BOAO, Hainan, April 20 (Xinhua) -- China is aiming to upgrade its domestic retail system by further developing its digital currency. Gradual steps will expand its use via trials, according to the country's monetary authorities and experts.
The development of the digital yuan initially targets China's vast retail market of 1.4 billion people, said Zhou Xiaochuan, former governor of the People's Bank of China, the country's central bank.
"We hope to offer the public a more convenient and effective payment method via technological progress," Zhou told a sub-forum of the ongoing Boao Forum for Asia annual conference. Zhou is also the vice chairman of the forum.
China began piloting its digital currency in selected regions across the country at the end of 2019. The currency is expected to be issued by the country's central bank and legally backed by the government as an alternative to paper money.
During the pilot programs in cities including Beijing, Shenzhen, and Suzhou, businesses such as groceries, daily necessities, and catering, among others, already supported payments using the digital yuan.
The trials have so far been very successful, according to Li Bo, deputy governor of the central bank. Li particularly noted that controllable anonymity, an ideal feature of the digital yuan, has been realized to both help protect user privacy and stamp out financial crimes.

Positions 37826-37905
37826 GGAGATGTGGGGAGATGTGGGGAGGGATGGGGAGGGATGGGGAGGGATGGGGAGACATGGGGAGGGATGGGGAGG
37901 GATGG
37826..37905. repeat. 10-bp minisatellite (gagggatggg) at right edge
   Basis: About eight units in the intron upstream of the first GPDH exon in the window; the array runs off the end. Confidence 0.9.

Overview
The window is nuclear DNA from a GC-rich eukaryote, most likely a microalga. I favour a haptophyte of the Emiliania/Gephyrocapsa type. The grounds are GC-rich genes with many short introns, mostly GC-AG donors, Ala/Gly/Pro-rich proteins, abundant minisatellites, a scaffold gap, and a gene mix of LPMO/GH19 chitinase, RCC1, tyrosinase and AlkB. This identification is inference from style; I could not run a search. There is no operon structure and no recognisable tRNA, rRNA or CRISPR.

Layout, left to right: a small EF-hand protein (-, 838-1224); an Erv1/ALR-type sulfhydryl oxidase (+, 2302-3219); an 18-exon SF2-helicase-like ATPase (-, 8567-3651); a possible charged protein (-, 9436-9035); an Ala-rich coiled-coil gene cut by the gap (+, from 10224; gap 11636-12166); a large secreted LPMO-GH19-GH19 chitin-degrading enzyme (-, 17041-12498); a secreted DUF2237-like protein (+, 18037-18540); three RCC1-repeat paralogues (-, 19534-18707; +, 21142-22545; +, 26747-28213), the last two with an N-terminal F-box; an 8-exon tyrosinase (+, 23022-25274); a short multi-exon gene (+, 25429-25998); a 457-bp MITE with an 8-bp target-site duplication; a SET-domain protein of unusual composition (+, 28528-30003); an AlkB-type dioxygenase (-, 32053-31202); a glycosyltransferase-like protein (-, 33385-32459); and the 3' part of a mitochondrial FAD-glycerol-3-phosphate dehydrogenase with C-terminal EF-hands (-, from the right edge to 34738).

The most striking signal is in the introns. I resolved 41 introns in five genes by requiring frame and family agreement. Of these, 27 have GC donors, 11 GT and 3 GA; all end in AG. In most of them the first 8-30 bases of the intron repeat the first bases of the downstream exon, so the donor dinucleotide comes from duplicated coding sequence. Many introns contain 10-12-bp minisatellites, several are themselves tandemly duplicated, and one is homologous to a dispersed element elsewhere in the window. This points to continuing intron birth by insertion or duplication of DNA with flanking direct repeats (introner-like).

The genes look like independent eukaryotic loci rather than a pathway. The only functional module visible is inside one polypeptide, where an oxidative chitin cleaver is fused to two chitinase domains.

China will steadily advance the research and development of digital currencies and actively participate in the formulation of international rules and technical standards. These rules apply to data security, digital currencies, and data tax, according to the outline of the country's 14th five-year plan for national economic and social development and the long-range objectives through the year 2035.
"There is no detailed timetable on the progress of the digital yuan," said Li. He added that there are still things to be done before the nationwide rollout of the digital currency, including increasing the number of trials and expanding its scope.
Li said authorities are considering launching trials in more cities and having them cover more usage scenarios to enhance the eco-system of the digital yuan.
Efforts will also go into boosting the infrastructure for the yuan's digitalization to improve the security and reliability of the system and to establish a legal and regulatory framework to monitor relevant businesses, Li told the forum.
Zhou, meanwhile, stressed that both digital currencies and digital assets should closely serve the real economy, which is a substantial consideration in China's financial regulatory policy creation.
Speaking of the use of central bank digital currencies in cross-border payments, Zhou highlighted its complexity as every country needs to ensure its monetary sovereignty.
"The priority of the yuan's digitalization is currently to promote its domestic use," said Li.
China will cooperate with global partners to work out a cross-border payment solution for digital currencies over time, Li said.